Essential Air Service (EAS) has been in the news frequently the past couple of months, and large airports aren't the…
New Runway Set to Open At Brisbane International Airport
In the middle of the worst crisis in commercial aviation’s history, Brisbane International Airport is ready to open a brand-new runway that has required 15 years between planning and construction, making what is the largest aviation project in Australia. In total, the project has cost over 1.3 billion Australian dollars ($900 million).
The new 01L/19R runway is scheduled to be opened on July 12 and will be parallel to the existing one. It will be 3.3 kilometers long and 60 meters wide to allow for the operation of the largest commercial aircraft, and it will be connected to the rest of the airport infrastructure by 12 kilometers of taxiways. The concrete strip is 3.3 meters thick and its distance from the longer 01R/19L runway will allow independent operations on the two runways.
The project was particularly challenging due to the soft nature of the land on which the runway was built.
“I do remember sitting in my office and our geotechnical engineers coming to see me and telling me that the ‘good news’ was that I had the worst soil that they’ve ever discovered,” Project Director Paul Coughlan said to Australian television ABC. “[The engineers said] the bad news [was that] it [was] going to be a bloody challenge in how we stabilize everything.”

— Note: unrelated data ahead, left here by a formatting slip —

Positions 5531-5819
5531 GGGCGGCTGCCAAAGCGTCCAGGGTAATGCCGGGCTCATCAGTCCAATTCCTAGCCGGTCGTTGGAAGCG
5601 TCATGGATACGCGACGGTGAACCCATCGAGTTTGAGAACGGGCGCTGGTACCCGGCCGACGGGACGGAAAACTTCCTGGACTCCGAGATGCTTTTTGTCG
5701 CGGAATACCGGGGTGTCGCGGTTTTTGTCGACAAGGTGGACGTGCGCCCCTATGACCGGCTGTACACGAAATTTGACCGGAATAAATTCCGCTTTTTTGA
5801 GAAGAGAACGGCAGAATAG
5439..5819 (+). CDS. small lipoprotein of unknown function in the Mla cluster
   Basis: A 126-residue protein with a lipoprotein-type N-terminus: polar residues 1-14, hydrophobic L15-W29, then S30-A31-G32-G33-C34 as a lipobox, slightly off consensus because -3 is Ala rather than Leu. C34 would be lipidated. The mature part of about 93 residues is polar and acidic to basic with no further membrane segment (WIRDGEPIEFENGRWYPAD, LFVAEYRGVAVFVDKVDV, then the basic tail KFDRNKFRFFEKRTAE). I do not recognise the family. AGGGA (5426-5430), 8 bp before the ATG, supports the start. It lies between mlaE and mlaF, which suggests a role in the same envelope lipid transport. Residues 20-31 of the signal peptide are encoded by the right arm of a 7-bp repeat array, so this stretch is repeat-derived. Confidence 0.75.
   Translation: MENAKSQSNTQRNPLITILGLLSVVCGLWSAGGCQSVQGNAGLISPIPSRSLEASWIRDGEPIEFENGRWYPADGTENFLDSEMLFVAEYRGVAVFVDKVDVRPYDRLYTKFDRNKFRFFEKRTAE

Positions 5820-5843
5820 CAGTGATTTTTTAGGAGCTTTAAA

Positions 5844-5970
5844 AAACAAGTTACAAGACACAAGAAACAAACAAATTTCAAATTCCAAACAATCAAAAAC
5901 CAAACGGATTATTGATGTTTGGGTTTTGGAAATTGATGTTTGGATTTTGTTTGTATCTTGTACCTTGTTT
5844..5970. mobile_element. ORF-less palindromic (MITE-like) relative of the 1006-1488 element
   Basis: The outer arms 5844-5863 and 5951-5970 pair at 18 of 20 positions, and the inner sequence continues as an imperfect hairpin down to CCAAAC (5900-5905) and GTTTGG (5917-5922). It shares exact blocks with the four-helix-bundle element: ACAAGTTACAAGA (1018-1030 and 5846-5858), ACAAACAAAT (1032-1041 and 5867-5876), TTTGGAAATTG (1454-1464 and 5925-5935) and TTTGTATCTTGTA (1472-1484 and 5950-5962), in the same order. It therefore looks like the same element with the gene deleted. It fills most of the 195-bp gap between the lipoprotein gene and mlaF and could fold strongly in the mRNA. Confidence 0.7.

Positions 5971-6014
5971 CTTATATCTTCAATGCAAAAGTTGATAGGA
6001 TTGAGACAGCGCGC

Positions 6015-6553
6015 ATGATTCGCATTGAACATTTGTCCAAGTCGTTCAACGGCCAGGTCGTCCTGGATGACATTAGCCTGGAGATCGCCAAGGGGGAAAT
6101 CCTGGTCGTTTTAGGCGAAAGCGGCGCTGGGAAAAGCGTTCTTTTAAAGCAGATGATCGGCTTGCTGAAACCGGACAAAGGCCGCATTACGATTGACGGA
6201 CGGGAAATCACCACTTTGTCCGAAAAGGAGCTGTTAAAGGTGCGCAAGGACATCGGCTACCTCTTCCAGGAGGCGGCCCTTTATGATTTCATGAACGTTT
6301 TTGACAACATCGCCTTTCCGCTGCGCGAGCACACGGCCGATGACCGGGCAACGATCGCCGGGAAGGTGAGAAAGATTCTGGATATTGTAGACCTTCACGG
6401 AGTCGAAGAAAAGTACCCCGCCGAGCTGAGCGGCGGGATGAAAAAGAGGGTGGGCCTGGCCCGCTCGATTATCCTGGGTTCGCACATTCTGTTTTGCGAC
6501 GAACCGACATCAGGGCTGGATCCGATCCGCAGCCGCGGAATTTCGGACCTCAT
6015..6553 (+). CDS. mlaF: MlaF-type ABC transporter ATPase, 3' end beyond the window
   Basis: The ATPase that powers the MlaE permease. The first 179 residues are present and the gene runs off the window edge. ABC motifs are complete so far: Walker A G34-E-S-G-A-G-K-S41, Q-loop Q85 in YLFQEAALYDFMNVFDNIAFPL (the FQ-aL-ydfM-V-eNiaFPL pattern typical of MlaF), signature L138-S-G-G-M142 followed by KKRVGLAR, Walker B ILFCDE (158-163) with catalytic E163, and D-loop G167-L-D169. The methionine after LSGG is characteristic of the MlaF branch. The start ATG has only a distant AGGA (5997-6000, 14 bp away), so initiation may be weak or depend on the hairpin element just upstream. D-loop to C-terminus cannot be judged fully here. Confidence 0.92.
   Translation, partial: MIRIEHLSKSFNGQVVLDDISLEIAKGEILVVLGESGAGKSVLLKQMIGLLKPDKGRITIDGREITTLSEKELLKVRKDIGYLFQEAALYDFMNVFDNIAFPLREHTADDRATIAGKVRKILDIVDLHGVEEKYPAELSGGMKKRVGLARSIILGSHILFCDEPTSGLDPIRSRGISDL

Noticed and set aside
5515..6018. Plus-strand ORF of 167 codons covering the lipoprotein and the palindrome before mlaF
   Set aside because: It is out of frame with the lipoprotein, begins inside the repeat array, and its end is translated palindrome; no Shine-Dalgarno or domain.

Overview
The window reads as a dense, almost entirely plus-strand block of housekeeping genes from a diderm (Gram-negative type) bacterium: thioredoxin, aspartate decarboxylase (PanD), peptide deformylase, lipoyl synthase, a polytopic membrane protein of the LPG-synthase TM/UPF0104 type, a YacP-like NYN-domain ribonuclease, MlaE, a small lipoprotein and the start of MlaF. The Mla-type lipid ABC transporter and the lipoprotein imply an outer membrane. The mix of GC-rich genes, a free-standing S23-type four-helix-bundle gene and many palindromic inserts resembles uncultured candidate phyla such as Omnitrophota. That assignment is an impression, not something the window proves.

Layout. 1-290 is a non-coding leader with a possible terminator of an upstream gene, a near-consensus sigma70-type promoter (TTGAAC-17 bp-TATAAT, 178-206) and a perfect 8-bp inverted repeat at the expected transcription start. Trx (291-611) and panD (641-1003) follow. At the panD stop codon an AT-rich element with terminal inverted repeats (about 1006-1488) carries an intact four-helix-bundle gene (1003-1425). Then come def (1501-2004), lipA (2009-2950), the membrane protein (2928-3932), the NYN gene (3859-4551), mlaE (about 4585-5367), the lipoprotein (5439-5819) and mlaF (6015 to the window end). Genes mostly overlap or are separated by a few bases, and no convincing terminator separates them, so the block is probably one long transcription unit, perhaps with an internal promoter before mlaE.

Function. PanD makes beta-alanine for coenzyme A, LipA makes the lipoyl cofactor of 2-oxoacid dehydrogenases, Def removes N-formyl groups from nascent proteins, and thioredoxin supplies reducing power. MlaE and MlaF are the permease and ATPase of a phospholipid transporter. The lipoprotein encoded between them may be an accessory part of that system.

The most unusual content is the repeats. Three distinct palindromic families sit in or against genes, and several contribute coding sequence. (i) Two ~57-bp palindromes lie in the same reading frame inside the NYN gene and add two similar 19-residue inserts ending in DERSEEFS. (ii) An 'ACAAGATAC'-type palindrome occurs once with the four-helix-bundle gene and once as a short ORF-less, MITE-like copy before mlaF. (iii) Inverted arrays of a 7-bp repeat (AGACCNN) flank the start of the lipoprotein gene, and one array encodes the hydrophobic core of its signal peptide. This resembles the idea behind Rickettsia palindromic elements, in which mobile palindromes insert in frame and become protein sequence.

“We brought 1.2 million cubic meters of rock in to build pavements,” Mr. Coughlan continued, “we probably poured about 250,000 cubic meters of concrete. That’s an enormous volume of concrete. It’s all built on sandy wetlands — just the sheer geology and geography around Brisbane Airport meant I couldn’t get a dredge in at the front. The nearest we could get a dredge was about 13 kilometers away.”
There are about 400 kilometers of ducting pipes under the tarmac to run cables for the 2,200 LED lights and optic fiber communication cables.
According to Brisbane Airport Corporation, the company that runs the airport, more than 90% of the project employees came from Southeast Queensland, therefore supporting the local economy, and this expansion is going to generate 7,800 new jobs and an additional 5 billion Australian dollars by 2035.
Before the COVID-19 crisis hit, Brisbane International Airport recorded more than 24 million passengers in 2019, a 2.3% increase over the previous year, cementing its role as the third most important airport in Australia behind Sydney Kingsford Smith Airport and Melbourne International Airport.
“[The new runway] is a great investment from Brisbane’s point of view, and it’ll open up into the rest of the world even more so than it currently is,” said Dr. Michael Baird, an aviation marketing expert at Curtin University in Perth, Australia. “As the airlines, Airbus and Boeing specifically keep building more and better-quality long-haul aircraft, we’re going to see routes open from Brisbane to further cities in North America, South America, Canada. It’s going to be amazing for all sorts of business and leisure travelers.”
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- Rome Fiumicino Airport Awarded 5-Star SkyTrax COVID-19 Airport Rating - September 21, 2020
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